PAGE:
The three candidates for the Springfield City School Board — incumbents Anita Biles and Wanda Truss and challenger Carol Dunlap — also spoke about their campaigns.

The forum was broadcast live on Springfield City Access Channel 5. It will be re-broadcast on a loop throughout the month of October, CONA President Mike Robbins said.

CONA doesn’t endorse candidates but it voted to back the levy for the Clark County Heritage Center at the end of its meeting.


Census: Fewer Clark County residents living in poverty

Clark County to move 9-1-1 dispatchers, could become combined center

No requirement in $420K CVB contract with Springfield for major events

Reader Comments ...

Next Up in Politics

Solutions from local opioid forums presented to state leaders
Solutions from local opioid forums presented to state leaders

Proposed solutions to Ohio’s addiction crisis that grew out of a collaboration between journalists and local communities will be presented to Gov. John Kasich’s office. Through a series of community forums, including five in southwest Ohio in February, journalists with Your Voice Ohio heard from an estimated 500 individuals who have been...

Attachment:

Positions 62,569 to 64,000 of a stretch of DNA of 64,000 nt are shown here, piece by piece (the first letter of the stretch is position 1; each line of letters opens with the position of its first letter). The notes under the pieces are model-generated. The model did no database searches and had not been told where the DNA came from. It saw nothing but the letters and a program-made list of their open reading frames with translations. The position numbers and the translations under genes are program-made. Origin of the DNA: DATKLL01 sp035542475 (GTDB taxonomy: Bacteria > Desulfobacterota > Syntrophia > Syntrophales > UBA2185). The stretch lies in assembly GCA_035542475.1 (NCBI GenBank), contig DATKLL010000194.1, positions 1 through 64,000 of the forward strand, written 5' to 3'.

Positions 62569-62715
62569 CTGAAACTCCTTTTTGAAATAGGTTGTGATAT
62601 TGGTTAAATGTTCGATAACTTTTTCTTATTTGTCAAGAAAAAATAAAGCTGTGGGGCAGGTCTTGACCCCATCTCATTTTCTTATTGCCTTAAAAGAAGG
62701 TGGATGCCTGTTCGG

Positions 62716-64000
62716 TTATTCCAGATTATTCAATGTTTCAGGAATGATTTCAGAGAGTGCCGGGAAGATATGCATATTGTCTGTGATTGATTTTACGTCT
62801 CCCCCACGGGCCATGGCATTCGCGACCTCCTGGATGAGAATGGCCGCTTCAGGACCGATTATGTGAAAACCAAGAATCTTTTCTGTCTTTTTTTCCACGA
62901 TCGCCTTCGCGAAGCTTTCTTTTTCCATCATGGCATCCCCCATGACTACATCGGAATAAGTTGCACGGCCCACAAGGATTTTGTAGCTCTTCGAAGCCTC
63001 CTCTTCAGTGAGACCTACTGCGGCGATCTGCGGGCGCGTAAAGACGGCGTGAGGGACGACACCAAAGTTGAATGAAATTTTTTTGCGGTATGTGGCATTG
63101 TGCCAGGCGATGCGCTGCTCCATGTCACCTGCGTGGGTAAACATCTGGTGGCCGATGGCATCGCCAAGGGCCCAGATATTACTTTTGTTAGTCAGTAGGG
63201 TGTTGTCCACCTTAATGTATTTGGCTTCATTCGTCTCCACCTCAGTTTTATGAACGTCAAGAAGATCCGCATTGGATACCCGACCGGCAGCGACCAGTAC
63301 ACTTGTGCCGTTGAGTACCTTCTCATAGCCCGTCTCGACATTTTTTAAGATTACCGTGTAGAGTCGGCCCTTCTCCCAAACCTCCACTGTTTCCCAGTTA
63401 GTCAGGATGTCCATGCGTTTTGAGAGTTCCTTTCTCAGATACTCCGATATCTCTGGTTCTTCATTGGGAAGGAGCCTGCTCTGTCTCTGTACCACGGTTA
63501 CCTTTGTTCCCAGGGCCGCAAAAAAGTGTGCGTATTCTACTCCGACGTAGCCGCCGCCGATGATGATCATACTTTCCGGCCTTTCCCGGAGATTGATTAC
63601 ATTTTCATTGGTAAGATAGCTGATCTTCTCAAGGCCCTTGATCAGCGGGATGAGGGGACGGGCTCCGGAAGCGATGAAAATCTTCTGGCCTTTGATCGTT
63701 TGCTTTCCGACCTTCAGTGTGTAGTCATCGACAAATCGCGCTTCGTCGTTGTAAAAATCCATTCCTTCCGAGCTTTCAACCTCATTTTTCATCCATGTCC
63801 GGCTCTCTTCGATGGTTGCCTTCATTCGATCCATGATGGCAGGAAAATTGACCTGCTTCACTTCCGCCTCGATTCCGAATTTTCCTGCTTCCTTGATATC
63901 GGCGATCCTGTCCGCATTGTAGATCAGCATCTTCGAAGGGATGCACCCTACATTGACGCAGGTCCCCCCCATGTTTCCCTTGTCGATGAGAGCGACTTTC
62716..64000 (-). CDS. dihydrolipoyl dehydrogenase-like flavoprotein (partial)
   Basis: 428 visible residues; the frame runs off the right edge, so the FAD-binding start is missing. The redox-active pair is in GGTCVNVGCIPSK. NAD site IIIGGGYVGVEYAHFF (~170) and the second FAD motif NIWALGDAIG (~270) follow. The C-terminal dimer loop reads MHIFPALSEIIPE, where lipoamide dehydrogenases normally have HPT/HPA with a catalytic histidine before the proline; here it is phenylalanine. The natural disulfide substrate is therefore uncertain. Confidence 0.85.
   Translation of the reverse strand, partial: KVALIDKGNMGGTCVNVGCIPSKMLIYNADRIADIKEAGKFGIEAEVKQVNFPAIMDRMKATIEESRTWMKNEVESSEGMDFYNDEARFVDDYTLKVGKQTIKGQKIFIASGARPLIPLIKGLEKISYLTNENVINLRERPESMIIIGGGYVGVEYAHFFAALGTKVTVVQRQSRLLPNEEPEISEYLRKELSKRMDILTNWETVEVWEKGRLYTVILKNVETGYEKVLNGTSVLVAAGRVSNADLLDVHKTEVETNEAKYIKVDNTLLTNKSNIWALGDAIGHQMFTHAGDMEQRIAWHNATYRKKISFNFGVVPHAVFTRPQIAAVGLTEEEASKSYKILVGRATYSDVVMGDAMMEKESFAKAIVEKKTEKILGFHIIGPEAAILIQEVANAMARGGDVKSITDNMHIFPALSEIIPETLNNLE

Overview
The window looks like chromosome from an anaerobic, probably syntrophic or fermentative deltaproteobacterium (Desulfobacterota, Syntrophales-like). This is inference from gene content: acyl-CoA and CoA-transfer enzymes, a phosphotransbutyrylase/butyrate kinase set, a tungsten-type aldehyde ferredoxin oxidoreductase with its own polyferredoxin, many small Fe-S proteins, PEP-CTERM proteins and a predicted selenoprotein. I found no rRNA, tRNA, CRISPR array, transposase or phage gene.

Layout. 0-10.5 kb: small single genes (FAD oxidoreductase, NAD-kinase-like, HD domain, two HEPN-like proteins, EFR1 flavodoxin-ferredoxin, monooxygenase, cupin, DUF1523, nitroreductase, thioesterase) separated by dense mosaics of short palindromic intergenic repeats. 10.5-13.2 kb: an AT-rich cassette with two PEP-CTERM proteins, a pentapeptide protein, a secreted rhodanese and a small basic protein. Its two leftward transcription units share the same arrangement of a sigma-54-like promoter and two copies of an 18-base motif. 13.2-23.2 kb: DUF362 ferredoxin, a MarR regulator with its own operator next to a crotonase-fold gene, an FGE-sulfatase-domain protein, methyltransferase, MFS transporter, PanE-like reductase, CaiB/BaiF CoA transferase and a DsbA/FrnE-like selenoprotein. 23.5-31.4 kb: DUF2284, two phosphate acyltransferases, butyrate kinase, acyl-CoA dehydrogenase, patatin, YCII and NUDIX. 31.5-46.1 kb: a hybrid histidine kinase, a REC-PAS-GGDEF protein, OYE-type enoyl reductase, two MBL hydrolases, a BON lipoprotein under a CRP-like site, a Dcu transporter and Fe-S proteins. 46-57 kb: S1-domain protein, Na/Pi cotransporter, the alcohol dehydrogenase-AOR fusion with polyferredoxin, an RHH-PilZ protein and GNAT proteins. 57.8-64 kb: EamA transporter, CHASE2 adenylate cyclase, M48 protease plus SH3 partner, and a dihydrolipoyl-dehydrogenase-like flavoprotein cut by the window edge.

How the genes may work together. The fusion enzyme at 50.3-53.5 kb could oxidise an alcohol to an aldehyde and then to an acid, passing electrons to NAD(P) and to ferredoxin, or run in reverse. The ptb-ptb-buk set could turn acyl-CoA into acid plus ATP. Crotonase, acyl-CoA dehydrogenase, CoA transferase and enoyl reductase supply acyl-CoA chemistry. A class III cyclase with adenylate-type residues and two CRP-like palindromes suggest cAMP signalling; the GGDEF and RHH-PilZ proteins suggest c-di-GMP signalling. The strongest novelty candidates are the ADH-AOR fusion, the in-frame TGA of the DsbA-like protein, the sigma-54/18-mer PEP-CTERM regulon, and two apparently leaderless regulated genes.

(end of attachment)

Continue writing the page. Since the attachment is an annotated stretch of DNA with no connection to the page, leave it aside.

What is State Issue 1 on the May ballot?
What is State Issue 1 on the May ballot?

On May 8, Ohio voters will decide on major changes to how Ohio draws district lines for members of Congress. The issue, put on the ballot by the General Assembly by a bi-partisan vote of 83-10 in the House and a unanimous vote in the Senate, is supposed to create a fairer process. After every census, Ohio lawmakers change the state’s congressional...
Gov. Kasich orders review of Ohio gun background check program
Gov. Kasich orders review of Ohio gun background check program

Ohio Gov. John Kasich signed an executive order Monday to get an update on weaknesses in the state’s gun background-check system. Failure by local courts and law enforcement to send timely data to the state, which forwards it to National Instant Criminal Background Check System, could mean guns are being purchased by people who are ineligible...
Guns, minimum wage top issues in Democratic governor primary
Guns, minimum wage top issues in Democratic governor primary

Four years ago, Ohio Democrats pushed hard for a gubernatorial candidate who looked good on paper and found one: Ed FitzGerald. The campaign was soon run aground by scandal — including news reports that he had been questioned by police after they found him in a parked car in the early morning hours with a woman who was not his wife — and...
Fire Mueller? Don’t do it, Ohio Republicans say
Fire Mueller? Don’t do it, Ohio Republicans say

Most Ohio lawmakers on Capitol Hill — including Sen. Rob Portman, R-Ohio, and Rep. Mike Turner, R-Dayton — say it would be a mistake for President Donald Trump to fire Special Counsel Robert Mueller, though taking action to block the president from doing so has more opposition among local Republicans. “We need to let Special Counsel...
More Stories